February Property Market Report
New year, new-look property market? With January complete, signs are emerging of what the buying, selling and lettings trends will be in 2023. Zoopla is first out the blocks, with news on asking prices versus paid for prices.
The portal said that at the end of 2022, the gap between what a seller was requesting and the price the buyer eventually paid sat between 3% and 4%. It comments, however, that the gap may not grow as we move through 2023.
Asking prices expected to shift
This is because it expects sellers to start adjusting their asking prices downwards, to fall more in line with what buyers are willing to pay. Tellingly, Zoopla refers to active buyers, despite forecasts in 2022, the property market has not capitulated.
Demand is back to pre-Covid levels
When looking at enquiry levels, demand for homes rebounded in January. When discounting the extraordinary pandemic years, interest is actually back to pre-Covid levels. For context, Zoopla says enquiry levels in January 2023 were 10% above what was noted in 2019.
What has changed is the type of property purchasers are pursuing. Flats are back in fashion, with buyers requiring modest entry points to the market. Zoopla’s data revealed 27% of new buyers are looking for one- and two-bedroom flats – up from 22% in 2022. Conversely, demand for three-bedroom houses has diminished by 5%.
The choice of available homes also altered at the start of 2023. The portal says there’s now an average of 23 homes for sale per estate agent – up from 14 homes in early 2022. Zoopla’s figures follow Propertymark’s latest report. It found there was a 74% increase in homes for sale at the end of 2022, when compared to 12 months previous.
An increase in stock comes at the same time as a more affordable mortgage market. When looking back at the peak mortgage rates in October 2022, Octane Capital found the cost of borrowing using a typical repayment mortgage dropped 14% in January 2023. Those taking out an interest-only mortgage also found their home loan became 24.5% cheaper.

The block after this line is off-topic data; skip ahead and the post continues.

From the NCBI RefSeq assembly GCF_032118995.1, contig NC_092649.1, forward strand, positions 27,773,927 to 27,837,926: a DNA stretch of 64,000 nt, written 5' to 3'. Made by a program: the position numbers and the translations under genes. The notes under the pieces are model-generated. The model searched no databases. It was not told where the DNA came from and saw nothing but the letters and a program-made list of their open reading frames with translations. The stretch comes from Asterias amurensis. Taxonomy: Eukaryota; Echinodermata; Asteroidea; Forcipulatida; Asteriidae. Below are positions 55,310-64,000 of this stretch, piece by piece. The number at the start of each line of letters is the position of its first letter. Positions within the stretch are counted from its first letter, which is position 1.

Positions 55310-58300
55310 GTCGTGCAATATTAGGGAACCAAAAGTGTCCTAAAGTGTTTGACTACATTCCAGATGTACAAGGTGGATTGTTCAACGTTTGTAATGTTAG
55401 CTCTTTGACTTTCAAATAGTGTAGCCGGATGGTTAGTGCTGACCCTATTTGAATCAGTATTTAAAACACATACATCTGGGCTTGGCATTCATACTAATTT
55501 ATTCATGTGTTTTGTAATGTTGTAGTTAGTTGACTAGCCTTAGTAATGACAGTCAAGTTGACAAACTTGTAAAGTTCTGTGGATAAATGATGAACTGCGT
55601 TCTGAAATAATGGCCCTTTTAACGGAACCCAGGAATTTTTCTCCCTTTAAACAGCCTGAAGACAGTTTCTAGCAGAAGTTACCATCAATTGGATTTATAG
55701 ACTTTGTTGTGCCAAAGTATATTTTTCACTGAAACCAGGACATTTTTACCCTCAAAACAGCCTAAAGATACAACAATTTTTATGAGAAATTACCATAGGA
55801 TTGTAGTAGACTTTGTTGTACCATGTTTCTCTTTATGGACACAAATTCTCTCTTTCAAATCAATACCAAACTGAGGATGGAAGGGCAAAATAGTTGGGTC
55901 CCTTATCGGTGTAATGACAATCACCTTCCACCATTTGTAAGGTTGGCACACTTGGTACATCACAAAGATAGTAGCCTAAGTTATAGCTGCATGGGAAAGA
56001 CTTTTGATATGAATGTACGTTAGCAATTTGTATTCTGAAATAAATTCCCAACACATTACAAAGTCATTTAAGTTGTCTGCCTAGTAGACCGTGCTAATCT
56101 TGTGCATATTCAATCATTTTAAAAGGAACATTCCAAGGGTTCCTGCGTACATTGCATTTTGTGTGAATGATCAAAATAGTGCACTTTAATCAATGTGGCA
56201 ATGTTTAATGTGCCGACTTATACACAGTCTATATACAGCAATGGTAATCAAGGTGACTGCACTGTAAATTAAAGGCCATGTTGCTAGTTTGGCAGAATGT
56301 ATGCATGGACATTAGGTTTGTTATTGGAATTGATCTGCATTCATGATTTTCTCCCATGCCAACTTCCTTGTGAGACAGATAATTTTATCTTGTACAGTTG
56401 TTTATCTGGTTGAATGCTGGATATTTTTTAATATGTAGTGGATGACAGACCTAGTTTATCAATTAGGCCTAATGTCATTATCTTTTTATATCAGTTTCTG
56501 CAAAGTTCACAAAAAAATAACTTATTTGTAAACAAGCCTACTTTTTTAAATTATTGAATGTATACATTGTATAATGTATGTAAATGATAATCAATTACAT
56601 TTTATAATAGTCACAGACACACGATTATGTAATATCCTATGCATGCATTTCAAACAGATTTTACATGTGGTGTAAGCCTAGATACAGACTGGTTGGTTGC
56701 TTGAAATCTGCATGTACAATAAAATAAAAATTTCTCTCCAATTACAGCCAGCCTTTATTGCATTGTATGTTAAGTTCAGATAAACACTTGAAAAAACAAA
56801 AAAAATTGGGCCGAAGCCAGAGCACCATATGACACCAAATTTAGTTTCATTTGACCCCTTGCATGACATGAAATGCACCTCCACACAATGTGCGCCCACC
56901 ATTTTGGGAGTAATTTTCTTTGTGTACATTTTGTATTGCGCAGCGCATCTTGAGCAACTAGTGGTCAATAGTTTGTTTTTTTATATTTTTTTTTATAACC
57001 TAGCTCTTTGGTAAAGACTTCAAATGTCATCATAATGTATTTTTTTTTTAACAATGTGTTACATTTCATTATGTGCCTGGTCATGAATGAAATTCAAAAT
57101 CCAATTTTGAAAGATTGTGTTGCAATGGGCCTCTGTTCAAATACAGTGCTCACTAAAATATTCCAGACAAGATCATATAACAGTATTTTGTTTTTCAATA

Buyers may have enjoyed increased confidence in January due to reducing mortgage rates but there was also positivity in lettings. New market analysis from Landbay found 42% of landlords taking part in its survey intended to expand their investment portfolio in the next 12 months. Additionally, 79% of landlords didn’t have plans to sell any of their existing properties.
Landlord yields remain strong
Landlords also started 2023 with some impressive yield figures to digest. Data released by Fleet Mortgages showed rental yields across England and Wales had seen annual and quarterly increase towards the end of 2022. Yields had increased from 5.4% in Q3 2022 to 6.2%.
Despite higher remortgaging costs, the lender forecasts continuing strong yields moving through 2023 due to sustained demand from tenants and a continuing lack of available properties to rent. The good news isn’t exclusively reserved for landlords, either.
The cost of renting stabilises
For the first time in months, runaway rents look to be tamed. HomeLet’s January Rental Index detailed that the average UK rent dropped 0.2% between December 2022 and January 2023. The new average cost to rent a property is £1,172 per calendar month.
It’s worth noting that rents in Scotland may affect future rental prices indexes. Temporary measures to freeze rents north of the border were due to end on 31st March 2023. Scottish ministers have, however, announced the legislation that prohibits landlords from raising the rent more than 3% will run for a further six months from 1st April. In limited circumstances private landlords can apply to raise the rent by 6%.
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